Comedic and touching, "Motherhood" details a day in the life of Eliza (Thurman), a middle-aged mother living in New York City. Struggling to balance her commitment to her children, her husband (played by Anthony Edwards), and her dream of becoming a full-time writer, Eliza belongs to a vastly underrepresented cinematic demographic.
"I realized all of a sudden one day that there no movies that had been written about motherhood that were interesting takes on the subject," Dieckman told indieWIRE yesterday afternoon on Main Street. "I mean, if you think about it, the only movie that's been made about motherhood is 'Baby Boom' with Diane Keaton [and] that was made many, many years ago - and was completely unrealistic... So I felt there was this real, glaring absence in what I was seeing of a mother that was a multi-dimensional character. And I wanted to write about somebody who was funny and frustrated and angry and loving - a bunch of different things all at the same time."
Thurman's involvement came after Dieckman sent her the script but it was never forwarded Thurman's way. "So I'd been offered the movie and I didn't know about it," Thurman said. "And then one of the producers, Jana Edelbaum, was at a charity event that I was at, and came up to me and said 'Have you read 'Motherhood'?' And I said 'no.' And I don't know why, but I asked if she could send it to me... So the script was sent to me with a letter from Katherine and on a night flight to London I expected just to take a peak at it. And I just couldn't put it down. I just felt a tremendous kinship with the material and felt so close to the humanity in Katherine's writing. I thought it was beautifully observed, which for me is the greatest gift as an actress - to get to connect to something and feel its both fresh and familiar to you. To me, that's a very exciting balance."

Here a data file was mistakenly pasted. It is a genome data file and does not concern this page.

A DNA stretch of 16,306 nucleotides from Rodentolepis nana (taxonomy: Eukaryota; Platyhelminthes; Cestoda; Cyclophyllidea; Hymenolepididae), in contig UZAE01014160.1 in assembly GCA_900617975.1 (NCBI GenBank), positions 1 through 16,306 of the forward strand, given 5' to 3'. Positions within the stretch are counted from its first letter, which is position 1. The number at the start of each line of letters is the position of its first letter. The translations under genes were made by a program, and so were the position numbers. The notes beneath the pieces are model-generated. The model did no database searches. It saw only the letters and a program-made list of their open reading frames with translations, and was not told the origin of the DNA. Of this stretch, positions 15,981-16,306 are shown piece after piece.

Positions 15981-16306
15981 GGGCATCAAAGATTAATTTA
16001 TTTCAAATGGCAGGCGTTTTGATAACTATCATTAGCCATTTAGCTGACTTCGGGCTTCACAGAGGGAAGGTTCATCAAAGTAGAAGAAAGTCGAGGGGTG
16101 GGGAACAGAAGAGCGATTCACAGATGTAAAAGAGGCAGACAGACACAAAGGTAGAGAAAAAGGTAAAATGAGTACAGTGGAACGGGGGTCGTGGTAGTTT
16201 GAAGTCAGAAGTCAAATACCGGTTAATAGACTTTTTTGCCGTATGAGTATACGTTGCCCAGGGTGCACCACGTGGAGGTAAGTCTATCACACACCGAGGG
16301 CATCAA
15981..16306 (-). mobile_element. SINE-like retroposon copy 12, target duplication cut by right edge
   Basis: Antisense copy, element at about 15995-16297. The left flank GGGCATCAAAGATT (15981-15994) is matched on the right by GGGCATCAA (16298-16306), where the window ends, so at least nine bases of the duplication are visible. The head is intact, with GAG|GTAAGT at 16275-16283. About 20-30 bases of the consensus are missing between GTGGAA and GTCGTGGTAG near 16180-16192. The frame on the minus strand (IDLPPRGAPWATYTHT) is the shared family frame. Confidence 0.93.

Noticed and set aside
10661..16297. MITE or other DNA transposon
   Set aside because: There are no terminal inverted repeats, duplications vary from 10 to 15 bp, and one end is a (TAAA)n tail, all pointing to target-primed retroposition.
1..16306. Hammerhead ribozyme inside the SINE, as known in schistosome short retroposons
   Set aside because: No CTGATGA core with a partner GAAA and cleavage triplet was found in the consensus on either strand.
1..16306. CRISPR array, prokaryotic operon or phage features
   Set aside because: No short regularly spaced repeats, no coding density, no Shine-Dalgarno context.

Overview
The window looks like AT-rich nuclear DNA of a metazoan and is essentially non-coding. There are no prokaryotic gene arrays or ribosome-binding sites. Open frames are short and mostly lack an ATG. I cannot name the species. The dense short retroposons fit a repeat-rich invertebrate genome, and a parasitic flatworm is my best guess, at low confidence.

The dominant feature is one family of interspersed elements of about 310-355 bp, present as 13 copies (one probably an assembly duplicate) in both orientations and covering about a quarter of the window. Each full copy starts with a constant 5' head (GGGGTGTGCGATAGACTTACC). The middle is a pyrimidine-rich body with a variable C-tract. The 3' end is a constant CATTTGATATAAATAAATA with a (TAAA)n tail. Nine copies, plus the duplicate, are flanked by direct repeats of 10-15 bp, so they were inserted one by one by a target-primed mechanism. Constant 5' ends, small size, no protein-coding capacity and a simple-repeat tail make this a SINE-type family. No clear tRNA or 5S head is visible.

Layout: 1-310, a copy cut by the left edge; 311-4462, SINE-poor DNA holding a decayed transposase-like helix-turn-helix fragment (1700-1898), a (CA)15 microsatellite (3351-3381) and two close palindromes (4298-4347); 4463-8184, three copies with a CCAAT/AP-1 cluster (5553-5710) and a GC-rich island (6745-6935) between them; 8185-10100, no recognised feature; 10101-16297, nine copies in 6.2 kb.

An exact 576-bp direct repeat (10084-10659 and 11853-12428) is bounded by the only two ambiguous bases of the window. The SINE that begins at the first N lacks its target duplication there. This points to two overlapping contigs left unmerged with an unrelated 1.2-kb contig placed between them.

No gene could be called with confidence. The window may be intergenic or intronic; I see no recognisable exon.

Thurman called Dieckman directly immediately after the plane landed, and committed over the phone. Dieckman was ecstatic. "What I always felt about you," Dieckman said to Thurman. "I loved your performance in 'Hysterical Blindness' so much which is really to me my favorite thing that you've done... It's just a fearless, amazing peformance and I felt that - myself as a viewer and I don't think I've ever said this to you - I was very frustrated to not see you get to do what I felt you could do."
"Me too," laughed Thurman.“It’s rare to find material like this. One thing I’ve been pretty good at is feeling good writing. I have a good eye for that and my favorite thing is to find writing about our experience now as people - contemporary material that is looking at our lives today. That’s my favorite, if you can call it, genre. And finding contemporary, humorous but dramatic writing that is fresh and open-eyed in the moment is very difficult. They don't make a lot of movies like that, the way 'Ordinary People' was. A movie of the time that kinda made everyone feel like 'God, that's now.' And those kind of movies and that kind of writing have gotten squashed by, you know, high concept. Which can be fun, we all do whatever, I'm not putting any particular genre down. But that's my favorite thing. So when I read this, it was like someone handed me a glass of water after a long walk in the desert." [Peter Knegt]
From Her Dreams To Sundance: Sophie Barthes' "Cold Souls"